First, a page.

Racism Without Racists (LAPD version)

October 31, 2008
Posted by Jay Livingston

Can you have racially discriminatory outcomes without racist motives or intent?

Los Angeles police are much more likely to stop blacks and Latinos than they are to stop whites. And when they stop someone, they are more likely to frisk or search minorities than whites. Here’s a graph from the ACLU report that collected the data. The principle author is Ian Ayres. (The full report and data set are here.)

William Bratton, chief of the LAPD says flatly, “This department does not engage in racial profiling, has not. We have significant safeguards built in to protect against that.”

I believe him. But then how do you explain the data?

One commenter at the Freakonomics blog, where Ayres aired his findings, suggests that the crucial variable is not the racism of the police but the demeanor of the suspect. Maybe minorities, especially young males, act in a way that sets off the warning bells. That’s also what the police union president seems to mean when he says that the ACLU study is “an exercise that might work on a spreadsheet at Yale, but doesn’t work on the streets of Los Angeles.”

Ah yes, the streets.  The standard cop argument is that number-crunchers don’t know what’s really going down on the street. Cops know. Cops have that sixth sense, born out of years of street experience. It tells them whether someone is “clean” or “dirty.” Maybe they can’t put it into words, maybe they can’t lay it out so that lawyers in expensive three-piece suits and judges in black robes will recognize it as probable cause. But the cops know. They know who to stop, and they know who to search.

At least, that is the conventional wisdom . . . in the precinct and to a great extent in the media. (Do we ever see a movie where a cop’s strong but intuitive suspicions are wrong?) If cops are stopping and searching more minorities, it must be because minorities are more likely to be carrying illegal drugs and weapons. And the cops can tell.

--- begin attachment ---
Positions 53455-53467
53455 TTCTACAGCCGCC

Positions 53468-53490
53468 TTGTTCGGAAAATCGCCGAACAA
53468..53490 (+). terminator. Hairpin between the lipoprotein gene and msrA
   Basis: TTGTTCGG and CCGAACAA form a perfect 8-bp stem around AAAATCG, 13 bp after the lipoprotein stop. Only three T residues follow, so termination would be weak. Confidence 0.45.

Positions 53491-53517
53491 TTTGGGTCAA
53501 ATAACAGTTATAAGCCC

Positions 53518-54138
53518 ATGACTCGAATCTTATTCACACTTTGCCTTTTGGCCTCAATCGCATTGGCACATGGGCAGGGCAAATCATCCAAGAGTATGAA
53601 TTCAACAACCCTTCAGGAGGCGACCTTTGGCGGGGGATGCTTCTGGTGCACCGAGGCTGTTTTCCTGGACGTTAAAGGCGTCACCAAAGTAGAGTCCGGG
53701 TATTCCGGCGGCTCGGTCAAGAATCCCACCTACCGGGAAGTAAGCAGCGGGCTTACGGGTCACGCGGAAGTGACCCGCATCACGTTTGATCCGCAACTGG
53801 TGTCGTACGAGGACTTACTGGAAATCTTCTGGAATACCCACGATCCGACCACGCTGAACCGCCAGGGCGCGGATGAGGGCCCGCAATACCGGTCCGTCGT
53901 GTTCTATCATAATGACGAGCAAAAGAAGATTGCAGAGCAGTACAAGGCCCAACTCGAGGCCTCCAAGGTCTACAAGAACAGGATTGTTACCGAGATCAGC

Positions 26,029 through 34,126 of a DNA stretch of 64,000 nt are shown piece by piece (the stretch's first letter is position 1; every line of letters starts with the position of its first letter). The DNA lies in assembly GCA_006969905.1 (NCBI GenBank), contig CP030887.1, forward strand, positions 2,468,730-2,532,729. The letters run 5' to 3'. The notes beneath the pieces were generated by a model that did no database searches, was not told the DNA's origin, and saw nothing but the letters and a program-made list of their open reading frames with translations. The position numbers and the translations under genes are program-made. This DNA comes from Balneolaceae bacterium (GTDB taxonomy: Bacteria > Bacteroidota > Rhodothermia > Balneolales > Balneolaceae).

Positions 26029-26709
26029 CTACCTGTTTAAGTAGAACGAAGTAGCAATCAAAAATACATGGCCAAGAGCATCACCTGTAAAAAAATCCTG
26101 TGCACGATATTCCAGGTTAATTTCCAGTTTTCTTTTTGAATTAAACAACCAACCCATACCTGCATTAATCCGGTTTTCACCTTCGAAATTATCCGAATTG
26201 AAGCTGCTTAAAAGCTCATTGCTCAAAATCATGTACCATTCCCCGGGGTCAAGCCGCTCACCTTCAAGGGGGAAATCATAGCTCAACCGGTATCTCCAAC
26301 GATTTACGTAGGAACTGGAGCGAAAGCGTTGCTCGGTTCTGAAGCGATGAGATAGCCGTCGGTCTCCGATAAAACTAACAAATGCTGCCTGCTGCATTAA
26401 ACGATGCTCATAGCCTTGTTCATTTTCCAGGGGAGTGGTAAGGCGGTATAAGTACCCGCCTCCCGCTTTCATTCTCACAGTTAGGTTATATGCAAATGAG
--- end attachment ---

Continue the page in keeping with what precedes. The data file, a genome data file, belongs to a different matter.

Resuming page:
Or can they? The data also show that the police searched a lot more innocent minorities than innocent whites. Cops searching blacks were about 40% less likely to find weapons than when searching whites.

This discrepancy certainly suggests that cops, wittingly or not, are discriminating against minorities. Ayres himself seems to favor that explanation.
The department should require that all existing and new officers take the Implicit Association Test (IAT) . . It produces a measure of unconscious bias . . . . For example, the black/white IAT produces a measure of whether an individual has unconscious negative associations with photographs of African-Americans relative to photographs of whites.
But I have different explanation. Mine is also race-based, but it doesn’t assume that police are racists or that they are, consciously or unconsciously, biased against blacks and Latinos. It’s just that the cops’ street sense, their ability to read people, doesn’t work so well across racial lines. That shouldn’t come as a surprise. We know that eyewitnesses are far more reliable in identifying people of their own race than people of another race. And just as we have trouble reading faces across race lines, we may also have trouble reading behavior.